Robin -- which just launched on Kickstarter for $299 and up -- is a charmingly boxy phone with a 5.2-inch 1080p screen, a USB-C port, and one of Qualcomm's hexa-core Snapdragon 808 chipsets with 3GB of RAM. That's the very same slab of silicon you'll find in LG's G4, and if the rumors hold up, Robin should give LG's forthcoming Nexus plenty of competition in the performance department too. Not shabby at all, but the Nextbit team couldn't be prouder of how its software differs from regular ol' Android. Swiping through an early build of the Robin's software feels like stock Lollipop with a twist you might miss. The thing is, Robin only has 32GB of storage built right into it, but it's linked very tightly to 100GB of cloud storage. Enter the secret sauce: Robin's software will figure out what apps and data have gone untouched lately and shuffle them up into ethereal storage space. You shouldn't have to delete things when your phone runs out of space, team Nextbit says, because your phone should have already done it.
When Robin deletes an app you haven't been using, a ghost of it remains on your homescreen — one tap pulls the app's data back down into the phone, preference data still intact. (A quartet of LEDs will blink on Robin's back when it's archiving things.) You won't want Robin to even consider deleting an app you use often, so you can pin it on the homescreen to keep it. More importantly, they really mean it when they say 100GB of "free storage". Moss is adamant that the company won't charge its customers extra money for extra storage space; if enough users get too close to the 100GB cap, Nextbit would rather raise that ceiling for everyone. This isn't a controversial idea, but Robin treats the cloud as a crucial part of the system, not just an afterthought.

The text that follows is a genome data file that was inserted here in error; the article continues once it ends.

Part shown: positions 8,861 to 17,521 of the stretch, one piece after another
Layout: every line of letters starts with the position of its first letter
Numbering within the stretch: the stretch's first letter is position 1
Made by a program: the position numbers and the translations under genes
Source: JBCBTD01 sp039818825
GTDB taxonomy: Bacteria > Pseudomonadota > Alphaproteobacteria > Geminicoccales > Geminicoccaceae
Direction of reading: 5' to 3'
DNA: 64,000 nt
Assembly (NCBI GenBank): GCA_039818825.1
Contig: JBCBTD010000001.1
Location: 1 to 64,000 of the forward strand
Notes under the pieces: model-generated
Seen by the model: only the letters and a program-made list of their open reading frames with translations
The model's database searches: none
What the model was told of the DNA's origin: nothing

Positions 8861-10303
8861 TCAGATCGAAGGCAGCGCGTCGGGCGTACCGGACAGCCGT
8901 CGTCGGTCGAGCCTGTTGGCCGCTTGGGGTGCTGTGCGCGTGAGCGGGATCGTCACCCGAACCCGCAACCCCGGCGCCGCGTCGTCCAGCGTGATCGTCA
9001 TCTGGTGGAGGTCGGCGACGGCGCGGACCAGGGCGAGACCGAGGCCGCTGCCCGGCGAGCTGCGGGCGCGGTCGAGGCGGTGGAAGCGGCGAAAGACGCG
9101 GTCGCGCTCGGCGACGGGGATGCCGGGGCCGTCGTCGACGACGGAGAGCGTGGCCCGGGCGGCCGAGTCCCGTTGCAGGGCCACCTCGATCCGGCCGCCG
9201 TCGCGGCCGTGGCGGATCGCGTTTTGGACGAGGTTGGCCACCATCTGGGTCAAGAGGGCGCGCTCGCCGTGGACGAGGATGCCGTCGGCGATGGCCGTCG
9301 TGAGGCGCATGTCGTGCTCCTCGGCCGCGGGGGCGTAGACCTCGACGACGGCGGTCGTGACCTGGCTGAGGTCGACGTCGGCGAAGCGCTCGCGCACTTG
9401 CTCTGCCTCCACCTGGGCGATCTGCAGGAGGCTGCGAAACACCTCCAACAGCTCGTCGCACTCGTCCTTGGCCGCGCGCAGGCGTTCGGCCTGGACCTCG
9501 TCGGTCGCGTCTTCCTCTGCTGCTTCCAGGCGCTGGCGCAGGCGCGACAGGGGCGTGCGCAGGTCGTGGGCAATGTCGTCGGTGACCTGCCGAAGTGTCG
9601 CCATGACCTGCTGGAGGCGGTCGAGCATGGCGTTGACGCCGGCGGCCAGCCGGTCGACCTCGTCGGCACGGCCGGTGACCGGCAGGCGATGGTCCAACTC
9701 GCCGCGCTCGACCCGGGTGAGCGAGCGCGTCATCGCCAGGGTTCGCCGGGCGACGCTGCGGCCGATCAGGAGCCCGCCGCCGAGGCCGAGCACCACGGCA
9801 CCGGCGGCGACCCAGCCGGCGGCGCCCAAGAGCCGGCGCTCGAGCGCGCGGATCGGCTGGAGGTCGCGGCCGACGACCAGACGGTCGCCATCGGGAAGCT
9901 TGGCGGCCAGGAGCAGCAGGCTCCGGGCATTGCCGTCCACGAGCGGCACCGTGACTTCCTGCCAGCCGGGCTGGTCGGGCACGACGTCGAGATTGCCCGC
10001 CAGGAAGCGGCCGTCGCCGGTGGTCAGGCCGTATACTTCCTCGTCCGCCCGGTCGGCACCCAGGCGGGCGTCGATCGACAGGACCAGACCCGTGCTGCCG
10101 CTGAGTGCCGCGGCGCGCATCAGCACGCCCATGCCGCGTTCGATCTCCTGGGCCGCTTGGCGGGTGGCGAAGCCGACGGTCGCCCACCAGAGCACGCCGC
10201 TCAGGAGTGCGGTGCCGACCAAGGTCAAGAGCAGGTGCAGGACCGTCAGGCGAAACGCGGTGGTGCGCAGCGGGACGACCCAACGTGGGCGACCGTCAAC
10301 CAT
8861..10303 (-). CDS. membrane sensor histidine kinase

None of this means Nextbit skimped on the hardware side though, especially since former HTC design lead Scott Croyle helped bring it to life. It's a slim slab done up in one of two (for now) color options, lending each phone a teensy bit of character. Niceties like NFC, front-facing speakers and a tiny fingerprint scanner on the side round out the package, along with a 13-megapixel camera that Nextbit seems especially proud of. Oh, and the bootloader is unlocked for some custom development action, just to prove Nextbit knows what the nerds like. I spent only a few moments playing with an engineering prototype, but the package felt tight and well-constructed. Nextbit just might have a winner on its hands.
Then again, it's hard not to see pitfalls lining Nextbit's roads. Cheap competitors like OnePlus have developed rabid, vocal fanbases. Big names like Motorola have ventured into the same waters with highly polished devices. Nextbit is betting that smarter software will make our smartphones more than the sum of their parts, but the very real -- and scary -- truth is it just might fail. Every time we publish a phone review, our comment sections are lit up with people livid over the loss of microSD slots -- can't see them embracing something like this. Fortunately, Nextbit has plenty of time to work on wowing the rest of us: those first Kickstarted units won't hit until later in the year.